In theory, you wouldn’t count FICA as part of the marginal rate in a single-earner family in our tax bracket, as you would have already hit the annual limit. But we only get to the 28% bracket due to having two earners in the family, so I’m including it here.

Beyond taxes, we have other costs associated with two full-time workers — such as paying for a dog walker to come on weekdays, commuting costs, etc. — which push the effective marginal rate on a second salary even higher.

Of course, as long as the marginal rate is less than 100%, we’re still better off financially with the second salary. Yet it’s starting to seem like a pretty poor financial trade-off in terms of time (both the work hours and the commute) and stress.

Summer Camp Tax Credit Inequity

Our kids, age 9 and 12, are going to sleepaway camp for the first time this summer. I had assumed the cost of camp would count as an expense toward the child and dependent care credit come tax time, as we’ve always claimed that credit for their various summer day camps. Plus, if they weren’t at sleepaway camp during that time, we’d be paying a sitter or having them attend a daytime program, as my wife and I both work full time.

But as it turns out, only day camp counts as an expense. From the IRS website:


I suppose that you could argue that some of the camp fee really shouldn’t count, as it pays for overnight care when the child would otherwise be at home. Still, it seems like at least a portion of the sleepaway camp fees should qualify, yet the IRS obviously doesn’t see it that way.

Maybe the logic here is that more-affluent families are more likely to pay for sleepaway camp, while day camp is considered a necessity for working parents. But it’s something of a quirk in the tax code.

UPDATE: A few days after publishing this post, I came across this NY Times article, which had me feeling a little guilty for grousing about a missed tax opportunity. It was a good reminder that while I spend a fair amount of time thinking about my family’s finances, we’re fortunate enough not to have this kind of economic anxiety:

Tolanda Barnette is hoping for “a miracle” for her 6-year-old son: The 41-year-old day care worker can’t afford to enroll him at the center where she works, and she’s just saved enough to move her family out of the shelter where they’ve been living for the past year into an apartment in Durham, N.C. There’s no money for even the least expensive camp.

Chicken or the Egg: Student Loans and Unintended Consequences

A recent WSJ story on trends in college tuition rates opened with this sentence: “U.S. college tuition is growing at the slowest pace in decades, following a nearly 400% rise over the past three decades that fueled middle class anxieties and a surge in student debt.”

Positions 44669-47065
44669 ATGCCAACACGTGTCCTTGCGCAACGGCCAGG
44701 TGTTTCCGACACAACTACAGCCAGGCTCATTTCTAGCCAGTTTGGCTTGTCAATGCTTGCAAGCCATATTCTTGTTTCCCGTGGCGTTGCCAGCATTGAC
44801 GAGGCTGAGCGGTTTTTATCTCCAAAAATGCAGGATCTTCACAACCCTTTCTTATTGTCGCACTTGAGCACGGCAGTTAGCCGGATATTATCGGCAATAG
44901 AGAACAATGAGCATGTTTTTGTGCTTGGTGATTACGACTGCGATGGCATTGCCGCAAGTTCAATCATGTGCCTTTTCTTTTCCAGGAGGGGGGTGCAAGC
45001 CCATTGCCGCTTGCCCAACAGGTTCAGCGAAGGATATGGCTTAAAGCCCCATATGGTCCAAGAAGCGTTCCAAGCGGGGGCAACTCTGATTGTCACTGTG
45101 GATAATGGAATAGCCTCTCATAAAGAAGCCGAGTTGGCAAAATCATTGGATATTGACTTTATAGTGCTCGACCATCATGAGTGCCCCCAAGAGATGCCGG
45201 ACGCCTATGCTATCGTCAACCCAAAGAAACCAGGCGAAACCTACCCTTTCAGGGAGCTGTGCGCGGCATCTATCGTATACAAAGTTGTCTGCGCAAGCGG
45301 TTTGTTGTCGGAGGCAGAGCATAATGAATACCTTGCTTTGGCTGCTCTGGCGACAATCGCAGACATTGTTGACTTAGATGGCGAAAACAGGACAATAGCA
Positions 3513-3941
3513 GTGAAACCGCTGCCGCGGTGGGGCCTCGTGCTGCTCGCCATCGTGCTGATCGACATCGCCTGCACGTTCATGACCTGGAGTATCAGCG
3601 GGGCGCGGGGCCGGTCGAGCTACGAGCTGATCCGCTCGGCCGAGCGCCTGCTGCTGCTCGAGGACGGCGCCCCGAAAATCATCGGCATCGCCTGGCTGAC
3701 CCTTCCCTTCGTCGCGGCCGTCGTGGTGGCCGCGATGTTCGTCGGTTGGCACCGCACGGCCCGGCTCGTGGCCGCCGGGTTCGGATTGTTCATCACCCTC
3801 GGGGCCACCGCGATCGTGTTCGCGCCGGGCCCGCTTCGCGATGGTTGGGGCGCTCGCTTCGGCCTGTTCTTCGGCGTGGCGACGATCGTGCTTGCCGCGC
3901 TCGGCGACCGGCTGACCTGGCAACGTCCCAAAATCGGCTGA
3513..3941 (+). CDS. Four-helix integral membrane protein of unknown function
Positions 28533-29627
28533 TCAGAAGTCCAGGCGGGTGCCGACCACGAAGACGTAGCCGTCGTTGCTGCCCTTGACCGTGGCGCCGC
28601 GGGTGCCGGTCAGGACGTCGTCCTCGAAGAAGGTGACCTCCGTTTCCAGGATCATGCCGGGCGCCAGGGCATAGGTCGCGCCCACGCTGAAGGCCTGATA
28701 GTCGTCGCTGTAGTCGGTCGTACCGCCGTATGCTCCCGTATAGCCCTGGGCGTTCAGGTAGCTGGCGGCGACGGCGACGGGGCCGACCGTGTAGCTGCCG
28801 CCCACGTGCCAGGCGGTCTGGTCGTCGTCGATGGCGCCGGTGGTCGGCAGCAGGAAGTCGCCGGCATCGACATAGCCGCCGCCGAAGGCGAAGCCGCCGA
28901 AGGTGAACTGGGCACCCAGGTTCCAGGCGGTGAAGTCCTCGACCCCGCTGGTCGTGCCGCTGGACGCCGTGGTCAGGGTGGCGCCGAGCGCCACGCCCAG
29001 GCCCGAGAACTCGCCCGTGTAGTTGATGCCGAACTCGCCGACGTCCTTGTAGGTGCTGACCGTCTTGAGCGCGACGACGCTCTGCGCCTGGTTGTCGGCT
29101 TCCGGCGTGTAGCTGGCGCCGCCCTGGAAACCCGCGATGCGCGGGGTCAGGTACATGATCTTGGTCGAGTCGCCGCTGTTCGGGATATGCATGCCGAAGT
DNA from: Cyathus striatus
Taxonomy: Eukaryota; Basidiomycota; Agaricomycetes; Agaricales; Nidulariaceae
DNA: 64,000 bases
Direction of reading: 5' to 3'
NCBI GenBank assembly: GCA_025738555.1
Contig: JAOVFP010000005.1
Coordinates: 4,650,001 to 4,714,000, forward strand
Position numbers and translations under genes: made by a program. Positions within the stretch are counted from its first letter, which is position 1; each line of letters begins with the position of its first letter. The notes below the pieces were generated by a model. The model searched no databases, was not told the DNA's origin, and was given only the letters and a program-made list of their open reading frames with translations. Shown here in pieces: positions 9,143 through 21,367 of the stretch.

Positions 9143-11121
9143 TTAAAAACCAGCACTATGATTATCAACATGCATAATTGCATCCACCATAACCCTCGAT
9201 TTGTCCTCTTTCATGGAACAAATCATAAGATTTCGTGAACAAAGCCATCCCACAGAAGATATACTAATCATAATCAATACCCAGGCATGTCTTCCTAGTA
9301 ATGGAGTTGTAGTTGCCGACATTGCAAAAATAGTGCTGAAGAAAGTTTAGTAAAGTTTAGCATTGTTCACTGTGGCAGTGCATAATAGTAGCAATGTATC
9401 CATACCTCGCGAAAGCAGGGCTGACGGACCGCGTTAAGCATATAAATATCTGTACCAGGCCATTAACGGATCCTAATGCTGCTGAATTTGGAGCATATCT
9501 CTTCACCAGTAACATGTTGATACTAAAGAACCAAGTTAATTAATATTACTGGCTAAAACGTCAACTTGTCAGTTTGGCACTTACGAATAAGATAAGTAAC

It’s no doubt true that tuition increases in recent decades have led to a surge in student loan debt. But I can’t help wondering if the ready availability of those loans contributed to the insane rate of increase in college tuition. That is, if students and families didn’t have easy access to student loans, would colleges have been able to raise tuition at the rates shown in this graphic from the WSJ story?


I’m not suggesting that student loans should be eliminated. Without access to them, millions of students wouldn’t have been able to attend college. It would be a travesty to limit secondary education to students from families that can afford to fund it out entirely of pocket. But if loans weren’t readily available, would college costs have risen as much as they have? People complain about tuition, of course, but students and families continue to borrow the money to pay it, in many cases leading to ruinous results. Without student loans, perhaps college would have felt pressured to keep tuition increases in line with inflation, or at least closer to it.

On a related note, one thing I really liked about this NY Times story (which inspired my chicken or egg question, though I’m sure someone has asked it before) is how it thoroughly skewered the old “I worked my through college” trope that pops up in reader letters to the WSJ and elsewhere. While Notre Dame President Rev. John I. Jenkins paid for half of his tuition at the school from his summer job earnings, doing so would be physically impossible today:

“No such path is available to undergraduates now. It would take more than 4,000 hours (or 100 weeks of full-time work) at prevailing campus wages to pay for half of the annual rack rate at Notre Dame today. And while only 30 percent or so of the students pay the full price, even the ones with large financial aid packages work only a fraction of that amount. Loans loom large, as does the role of parental savings…”

Free Museum Admission

Back in the early 2000s, my girlfriend (now wife) had a job with an amazing perk: She worked for a Time-Life publication in Manhattan and could walk into virtually any museum in the New York City and show her work ID to receive free passes for herself and her companions. Evidently Time-Life was a major donor to the city’s museums so they extended this courtesy to its employees. (At least they did 15 years ago, I’m not sure if that’s still the case.)